2. When we bought our home last August removing all the wallpaper was one of the first tasks. We wanted to start fresh to see if we wanted to paint or reapply wallpaper. So far it has been paint as I think it would take some convincing on my husbands part to put up wallpaper when we just spent so much time and effort taking it down.

    My office had 6 layers of wallpaper I believe starting with the original when the house was built in the late 1920’s. It was a task but with patience my son and I worked together and the walls look great. I agree with you the plaster walls have a character that drywall can never achieve and the cracks to me are like the smile lines on a face, they tell a story of the house.

    We have put up wallpaper in our master bedroom but not on the walls on the ceiling. We have the typical sloped walls and so framed out the true ceiling and put up textured wallpaper that looks like tin ceiling in that area. Painted the sloped part of the walls a soft blue and again put chair rail (all of the trim and chair rail and such is white) then painted the lower part of the wall a beautiful grey/blue.

    There was a sewer pipe running up through the room so my husband enclosed that and built another box on the other side of the window to match. He then built a shelf across the top and built a window seat with bead board cupboards to match the bead board closet that was already built into one end of the room. It looks like this was always there and we just love it. Waiting for the right light fixture now to finish it off. Oh and we did all this with recycled wood and free paint from the paint recycling depot. In fact we have painted the whole inside of our home with free paint so far. They are not “true” period colors but some are very close and the other neutrals are temporary just to get a fresh start until we decorate that particular room.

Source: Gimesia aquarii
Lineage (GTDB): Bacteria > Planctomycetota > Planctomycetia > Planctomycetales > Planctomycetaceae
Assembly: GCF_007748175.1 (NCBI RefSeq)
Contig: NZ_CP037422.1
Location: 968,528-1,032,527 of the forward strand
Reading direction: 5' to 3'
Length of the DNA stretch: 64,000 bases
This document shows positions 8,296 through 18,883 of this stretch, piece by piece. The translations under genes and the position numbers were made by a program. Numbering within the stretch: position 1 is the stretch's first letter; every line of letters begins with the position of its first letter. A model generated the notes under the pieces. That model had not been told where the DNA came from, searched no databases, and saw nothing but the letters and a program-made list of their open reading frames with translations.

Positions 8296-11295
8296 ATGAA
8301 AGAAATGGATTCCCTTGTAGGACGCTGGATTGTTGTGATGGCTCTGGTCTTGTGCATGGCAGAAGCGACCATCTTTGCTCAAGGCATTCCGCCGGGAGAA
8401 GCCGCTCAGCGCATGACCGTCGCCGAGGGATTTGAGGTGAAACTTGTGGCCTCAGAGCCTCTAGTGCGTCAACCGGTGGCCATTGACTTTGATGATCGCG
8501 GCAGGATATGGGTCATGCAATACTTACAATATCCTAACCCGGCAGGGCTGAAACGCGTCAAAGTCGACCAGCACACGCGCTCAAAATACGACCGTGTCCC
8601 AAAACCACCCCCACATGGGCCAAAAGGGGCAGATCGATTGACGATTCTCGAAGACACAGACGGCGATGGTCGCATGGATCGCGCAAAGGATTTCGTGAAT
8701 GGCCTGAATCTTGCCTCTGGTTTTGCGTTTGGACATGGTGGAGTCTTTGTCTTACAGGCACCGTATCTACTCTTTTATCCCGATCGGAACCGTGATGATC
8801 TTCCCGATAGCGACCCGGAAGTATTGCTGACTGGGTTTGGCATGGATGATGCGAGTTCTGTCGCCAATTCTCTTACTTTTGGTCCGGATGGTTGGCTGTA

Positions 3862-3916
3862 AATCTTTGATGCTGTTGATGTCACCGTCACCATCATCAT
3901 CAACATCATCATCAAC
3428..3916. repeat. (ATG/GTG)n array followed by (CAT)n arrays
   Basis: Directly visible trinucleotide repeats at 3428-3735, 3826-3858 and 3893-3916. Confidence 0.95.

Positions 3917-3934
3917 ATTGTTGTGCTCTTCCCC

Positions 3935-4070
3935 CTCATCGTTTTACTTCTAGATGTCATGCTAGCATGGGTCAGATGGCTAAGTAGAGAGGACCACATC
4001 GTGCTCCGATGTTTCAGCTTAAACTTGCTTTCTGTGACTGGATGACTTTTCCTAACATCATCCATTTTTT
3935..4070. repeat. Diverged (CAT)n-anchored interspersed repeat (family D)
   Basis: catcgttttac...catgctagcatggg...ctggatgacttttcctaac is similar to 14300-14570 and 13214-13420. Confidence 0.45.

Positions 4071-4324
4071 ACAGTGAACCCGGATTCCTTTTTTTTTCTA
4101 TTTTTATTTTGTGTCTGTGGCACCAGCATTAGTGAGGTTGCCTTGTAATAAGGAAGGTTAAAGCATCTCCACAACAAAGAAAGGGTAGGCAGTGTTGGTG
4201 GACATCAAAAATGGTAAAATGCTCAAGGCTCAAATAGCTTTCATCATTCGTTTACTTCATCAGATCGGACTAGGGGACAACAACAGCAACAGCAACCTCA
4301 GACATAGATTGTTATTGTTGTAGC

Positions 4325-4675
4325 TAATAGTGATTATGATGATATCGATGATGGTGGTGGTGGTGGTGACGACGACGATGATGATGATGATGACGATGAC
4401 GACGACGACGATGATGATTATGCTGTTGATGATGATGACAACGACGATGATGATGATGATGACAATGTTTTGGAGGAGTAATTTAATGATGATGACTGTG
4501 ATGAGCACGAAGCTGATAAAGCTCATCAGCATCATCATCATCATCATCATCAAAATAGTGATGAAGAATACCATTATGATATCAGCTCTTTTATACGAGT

Thank you Joanne for all you tips and info.

    1. Terry – Wow that’s pretty impressive! You are being very creative in the way you approach what may seem to others to be a problem (sewer pipe). Window seats are perfect for heritage homes. They were popular at the turn of the 20th century and there was an even bigger revival in the 1920’s because builtins in houses became all the rage.

      Sloped ceilings are always a challenge and typically I have painted the bottom half one colour and let the sloped part be a piece of the ceiling and finished accordingly. This is especially important if you are using a strog colour – it can really weigh the house down.

  3. I love the texture and character of old walls, as Johanna notes- drywall, while nice and flat, and much easier to hang pictures on, is also totally lacking in “character”…In order to introduce that character into my house reno, without having to actually plaster walls, I used FlexRock wall covering…Its a rock product, available at Home Hardware and is applied using various techniques with a textured roller. Low VOC, quick drying, no need to prime, and water clean up. The beauty of it…hides imperfections wonderfully, so no need to patch and sand either. My sons had been quite hard on the walls as teens, and Flexrock not only covered up a multitude of sins, but gave shadow, depth and texture to otherwise very bland boring drywalled walls- colours are period correct too from late 1800’s through A and C period.

    1. Early twentieth century painters (house painters that is) added sand to their paint to create a textured finish. The skill with which they did this is evident in the eveness of the texture. Other ways they added texture was to paste burlap onto the wall and paint it. We still have the original finish on our dining room walls. It’s a good way to hide less than perfect walls even today – albeit in small quantities!